Therese Yank, diocesan leader of the Girls’ Youth, made a card showing a graphic representation of Schoenstatt in a tree structure. The card included the archbishop’s own coat of arms and a picture of Father Kentenich along with the spiritual bouquet the entire local Schoenstatt Movement had given to him for this event.
The archbishop also received a picture of the International Shrine of the Father Kingdom (at the International Schoenstatt Center) and a box of shrine cookies. Typical of his good humor, the archbishop responded with "I like this kind of shrine" and "Now you’re singin’ my song!"
Archbishop Dolan said that part of the Schoenstatt charism is the warmth of our people. There is nothing elitist or exclusive about the Schoenstatt Movement and he valued this about Schoenstatt. He said that a concern about movements like Schoenstatt is that they detract from parish life. However, his experience has been the opposite: participation in Schoenstatt and other similar movements contributes to parish life rather than detracting from it and he is grateful for the support we give to parishes.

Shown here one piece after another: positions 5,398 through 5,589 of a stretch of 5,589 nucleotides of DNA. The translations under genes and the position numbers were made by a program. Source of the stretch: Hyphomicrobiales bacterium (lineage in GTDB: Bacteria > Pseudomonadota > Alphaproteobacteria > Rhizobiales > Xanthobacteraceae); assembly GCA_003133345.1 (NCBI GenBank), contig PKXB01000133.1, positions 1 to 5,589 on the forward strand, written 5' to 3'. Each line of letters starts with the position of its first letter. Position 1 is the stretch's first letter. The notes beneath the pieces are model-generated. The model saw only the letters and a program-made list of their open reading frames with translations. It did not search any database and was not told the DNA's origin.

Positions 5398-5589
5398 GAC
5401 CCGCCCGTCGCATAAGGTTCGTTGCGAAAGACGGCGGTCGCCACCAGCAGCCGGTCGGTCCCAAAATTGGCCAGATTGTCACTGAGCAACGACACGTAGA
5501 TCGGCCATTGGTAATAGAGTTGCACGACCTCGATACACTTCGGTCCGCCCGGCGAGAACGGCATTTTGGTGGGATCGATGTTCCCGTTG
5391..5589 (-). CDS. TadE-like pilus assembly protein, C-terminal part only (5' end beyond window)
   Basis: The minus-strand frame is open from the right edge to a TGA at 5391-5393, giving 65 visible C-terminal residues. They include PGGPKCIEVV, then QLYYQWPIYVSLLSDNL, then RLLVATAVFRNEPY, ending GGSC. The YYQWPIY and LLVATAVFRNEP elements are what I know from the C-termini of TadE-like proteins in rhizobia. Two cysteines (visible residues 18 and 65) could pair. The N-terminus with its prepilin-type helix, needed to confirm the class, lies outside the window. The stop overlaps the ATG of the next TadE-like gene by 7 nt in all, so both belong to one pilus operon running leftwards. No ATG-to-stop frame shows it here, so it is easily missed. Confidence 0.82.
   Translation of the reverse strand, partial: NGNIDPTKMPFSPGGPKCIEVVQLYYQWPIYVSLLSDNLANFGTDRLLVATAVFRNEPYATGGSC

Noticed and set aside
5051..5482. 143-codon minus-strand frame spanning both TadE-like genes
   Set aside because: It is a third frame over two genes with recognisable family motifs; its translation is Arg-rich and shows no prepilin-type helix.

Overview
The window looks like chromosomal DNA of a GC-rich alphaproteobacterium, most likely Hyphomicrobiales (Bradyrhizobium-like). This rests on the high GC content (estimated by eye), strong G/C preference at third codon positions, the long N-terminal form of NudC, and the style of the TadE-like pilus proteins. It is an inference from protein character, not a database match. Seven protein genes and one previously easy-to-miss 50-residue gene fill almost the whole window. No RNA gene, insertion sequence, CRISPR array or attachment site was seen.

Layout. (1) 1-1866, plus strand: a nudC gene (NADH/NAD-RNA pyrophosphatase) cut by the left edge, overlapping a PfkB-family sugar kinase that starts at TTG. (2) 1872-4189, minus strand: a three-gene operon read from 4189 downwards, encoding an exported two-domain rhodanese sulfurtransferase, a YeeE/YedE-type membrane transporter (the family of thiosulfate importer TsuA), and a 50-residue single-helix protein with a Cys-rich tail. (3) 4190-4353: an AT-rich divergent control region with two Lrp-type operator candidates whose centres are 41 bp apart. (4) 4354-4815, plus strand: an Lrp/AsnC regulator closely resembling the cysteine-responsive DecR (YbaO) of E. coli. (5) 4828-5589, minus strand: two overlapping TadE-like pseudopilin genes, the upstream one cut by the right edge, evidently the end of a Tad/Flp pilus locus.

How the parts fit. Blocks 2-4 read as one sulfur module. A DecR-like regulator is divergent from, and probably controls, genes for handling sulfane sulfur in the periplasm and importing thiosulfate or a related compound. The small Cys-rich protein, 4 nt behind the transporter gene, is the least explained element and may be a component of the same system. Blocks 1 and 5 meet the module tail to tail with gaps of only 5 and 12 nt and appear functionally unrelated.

He is very supportive of devotion to Mary ("anything we can do to promote the rosary"). He said a unifying theme for us was Incarnation. God’s question to Mary was: Will you allow my Son to take on flesh, to take on a human nature? That is also God’s question to us. Will we allow God to take on a human nature through our work within the Church? This ripples throughout our families and our community.
When Archbishop Dolan asked us, "What can I do to help?" Father Langsch asked that he mention us and that we be part of the regular life of the Church. When Father Langsch asked the archbishop what we could do to be of service to him and the archdiocese, he said we should continue to do what we are doing, participate in diocesan life, and speak up.
[Seitenanfang / Top] [letzte
Seite / last page] [Homepage]
Last Update: 19.12.2003 Mail: Editor /Webmaster
© 2003 Schönstatt-Bewegung in Deutschland, PressOffice Schönstatt, hbre, All rights reserved